Mannion vividly conjures her key characters in the Gallagher siblings, each with their own distinctive traits, in a way that makes us feel invested in them and their fate. The eldest Marie is beginning to forge her own path away from the family but is naturally drawn back into a motherly role where their real mother is largely absent; the only boy Thomas, seems to have thrown himself into his studies as a means of coping; Libby is the self-proclaimed worrier and over-thinker who often views herself through a comparative lens in relation to her brilliant best friend Sage, and her seemingly perfect family; Ellen, the arty one, seems to have the most difficult relationship with the mother; and the youngest Beatrice, most likely only a half sister to them, becomes an emblem of innocence, always over eager to please, around who they all rally. The mother, a detached and aloof character, is mostly away at work or up in her room with the door closed; we feel angry and frustrated at her for her treatment of her children but, while we get very little insight into what drives her behaviour and she remains a slightly enigmatic, peripheral figure, we could also assume that she is suffering in her own way from a marriage breakdown and being left to raise five children on her own. Several references are made through the novel to how the father was not perhaps always the shining light his children remember; which touches on the theme of the difficulty for children of understanding and navigating marriage breakdowns. We get the sense that the children were close to their father and now that he is gone the family is somewhat falling apart; Marie is leaving for the city, the rest of the children bar Beatrice are shutting in on themselves or being self-destructive; even the house is falling into some disrepair. Libby and Thomas used to cut local lawns with their father and the cutting of lawns becomes laden with meaning throughout the novel: just as the immaculately cut lawn is the quintessential suburban American symbol of community spirit and household order, the long grass and weeds now growing out their front becomes a reflection of how things are within their four walls. The lawn cutting is also a link to their father, and a means of keeping some control over his legacy; offers from neighbours to cut the family lawn are met with defensive reproach rather than gratitude.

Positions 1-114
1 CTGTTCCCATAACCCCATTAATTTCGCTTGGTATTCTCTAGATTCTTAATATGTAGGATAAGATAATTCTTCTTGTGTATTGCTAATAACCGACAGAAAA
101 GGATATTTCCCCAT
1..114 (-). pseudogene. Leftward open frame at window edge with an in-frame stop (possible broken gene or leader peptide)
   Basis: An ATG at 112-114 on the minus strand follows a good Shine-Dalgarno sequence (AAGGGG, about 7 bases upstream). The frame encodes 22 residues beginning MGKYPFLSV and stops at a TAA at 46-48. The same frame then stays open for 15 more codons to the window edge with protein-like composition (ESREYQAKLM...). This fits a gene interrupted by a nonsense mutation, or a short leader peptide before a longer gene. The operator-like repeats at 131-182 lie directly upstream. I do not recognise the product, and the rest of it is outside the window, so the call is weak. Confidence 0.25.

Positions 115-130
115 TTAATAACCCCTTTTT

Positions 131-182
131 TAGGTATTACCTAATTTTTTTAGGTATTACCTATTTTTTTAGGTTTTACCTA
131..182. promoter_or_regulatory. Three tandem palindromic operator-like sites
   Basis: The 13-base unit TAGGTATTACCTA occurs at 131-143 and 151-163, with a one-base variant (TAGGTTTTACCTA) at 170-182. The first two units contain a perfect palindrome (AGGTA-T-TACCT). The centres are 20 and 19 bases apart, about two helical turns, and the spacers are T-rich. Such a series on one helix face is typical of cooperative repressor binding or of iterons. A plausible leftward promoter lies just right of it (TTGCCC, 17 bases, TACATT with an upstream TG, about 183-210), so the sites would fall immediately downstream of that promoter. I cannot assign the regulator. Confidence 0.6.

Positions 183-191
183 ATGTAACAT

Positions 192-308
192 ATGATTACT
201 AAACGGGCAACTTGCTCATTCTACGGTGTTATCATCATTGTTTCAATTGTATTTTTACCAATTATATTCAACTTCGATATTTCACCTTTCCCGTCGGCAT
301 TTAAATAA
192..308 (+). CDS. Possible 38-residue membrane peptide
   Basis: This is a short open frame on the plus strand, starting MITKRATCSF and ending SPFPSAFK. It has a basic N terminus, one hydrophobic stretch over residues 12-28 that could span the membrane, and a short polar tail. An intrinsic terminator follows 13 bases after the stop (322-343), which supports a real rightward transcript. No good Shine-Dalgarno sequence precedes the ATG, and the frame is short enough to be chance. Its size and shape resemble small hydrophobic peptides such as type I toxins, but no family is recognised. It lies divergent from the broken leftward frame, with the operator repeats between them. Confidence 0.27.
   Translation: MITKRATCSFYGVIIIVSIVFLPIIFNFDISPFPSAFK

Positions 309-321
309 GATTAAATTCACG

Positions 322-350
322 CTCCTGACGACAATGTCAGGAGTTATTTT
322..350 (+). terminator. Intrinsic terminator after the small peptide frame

Libby is a compelling, fully fleshed-out and vibrant character to be living this story through. She is at times anxious, vulnerable and rocked with self-doubt; at other times fiery, witty and surprisingly self-assured. Mannion’s contemplative, probing and self-reflective prose style perfectly mirrors our narrator’s mind as we come to know her. We see her experience first love, and falling out with her best friend, as well as reflecting on her deep tie to the trees and landscape around her, and the deep tie that her father had to his homeland of Ireland. The wealth and depth of her reflection, and self-knowledge, occasionally comes across as more mature than her fifteen years; perhaps due to the need for her to grow up quickly in a world where the adults around her seem to consistently neglect their role as trustworthy caregivers and role models. Mannion’s fluid and lyrical prose, weaving Libby’s memories and reflections with vivid storytelling of that summer’s events, make this a compulsive, engrossing, heartbreaking and poignant read. Ultimately, this is very much a novel about the young people being their own, and each other’s, saviours.
A Crooked Tree was published in 2021 by Faber in the UK and Ireland, and Harper Collins in the US.
Una Mannion was born in Philadelphia and lives in Co. Sligo. She has won numerous prizes for her work including the Hennessy Emerging Poetry Award and the Doolin., Cuirt, Allingham and Ambit short story prizes. Her work has been published in The Irish Times, The Lonely Crowd, Crannog and Bare Fiction. She edits The Cormorant, a broadsheet of prose and poetry. A Crooked Tree is her debut novel.